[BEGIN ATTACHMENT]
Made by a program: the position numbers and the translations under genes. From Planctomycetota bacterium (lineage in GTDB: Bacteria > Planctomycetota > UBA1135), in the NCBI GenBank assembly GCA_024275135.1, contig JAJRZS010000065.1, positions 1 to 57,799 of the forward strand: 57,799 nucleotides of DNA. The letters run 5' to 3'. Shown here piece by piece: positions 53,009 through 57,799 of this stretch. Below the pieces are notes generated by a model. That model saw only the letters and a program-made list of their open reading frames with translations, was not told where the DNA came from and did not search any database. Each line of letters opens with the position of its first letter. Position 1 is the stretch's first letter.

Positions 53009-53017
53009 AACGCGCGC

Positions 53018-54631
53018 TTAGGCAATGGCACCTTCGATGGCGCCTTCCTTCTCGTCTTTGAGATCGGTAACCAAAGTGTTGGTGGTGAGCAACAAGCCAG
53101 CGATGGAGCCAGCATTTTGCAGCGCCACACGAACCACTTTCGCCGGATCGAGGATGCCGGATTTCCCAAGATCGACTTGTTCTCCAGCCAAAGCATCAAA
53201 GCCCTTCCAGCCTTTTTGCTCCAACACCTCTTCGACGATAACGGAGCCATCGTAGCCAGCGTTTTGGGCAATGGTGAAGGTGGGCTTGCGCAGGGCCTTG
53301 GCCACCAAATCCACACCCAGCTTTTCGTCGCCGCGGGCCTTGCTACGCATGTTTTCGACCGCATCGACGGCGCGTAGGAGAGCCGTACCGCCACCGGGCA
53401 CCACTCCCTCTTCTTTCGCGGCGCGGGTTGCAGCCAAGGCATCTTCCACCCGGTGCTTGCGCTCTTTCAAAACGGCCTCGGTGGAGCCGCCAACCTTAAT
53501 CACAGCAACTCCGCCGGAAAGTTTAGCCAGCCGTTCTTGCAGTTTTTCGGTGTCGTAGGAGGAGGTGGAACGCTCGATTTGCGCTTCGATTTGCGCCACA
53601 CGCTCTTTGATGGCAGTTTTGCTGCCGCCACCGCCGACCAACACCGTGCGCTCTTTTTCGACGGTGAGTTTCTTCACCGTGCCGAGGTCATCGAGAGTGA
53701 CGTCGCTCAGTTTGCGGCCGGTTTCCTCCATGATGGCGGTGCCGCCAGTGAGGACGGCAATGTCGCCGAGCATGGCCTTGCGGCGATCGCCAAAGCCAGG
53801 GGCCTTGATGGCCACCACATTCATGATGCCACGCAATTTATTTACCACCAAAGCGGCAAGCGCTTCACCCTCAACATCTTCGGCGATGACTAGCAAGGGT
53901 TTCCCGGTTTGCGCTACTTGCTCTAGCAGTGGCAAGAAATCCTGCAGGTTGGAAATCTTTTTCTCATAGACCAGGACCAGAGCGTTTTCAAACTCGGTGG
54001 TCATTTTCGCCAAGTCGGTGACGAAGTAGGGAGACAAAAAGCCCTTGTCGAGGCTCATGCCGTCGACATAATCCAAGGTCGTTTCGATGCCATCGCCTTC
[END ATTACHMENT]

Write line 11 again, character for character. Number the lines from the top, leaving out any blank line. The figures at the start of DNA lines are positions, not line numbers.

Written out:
53601 CGCTCTTTGATGGCAGTTTTGCTGCCGCCACCGCCGACCAACACCGTGCGCTCTTTTTCGACGGTGAGTTTCTTCACCGTGCCGAGGTCATCGAGAGTGA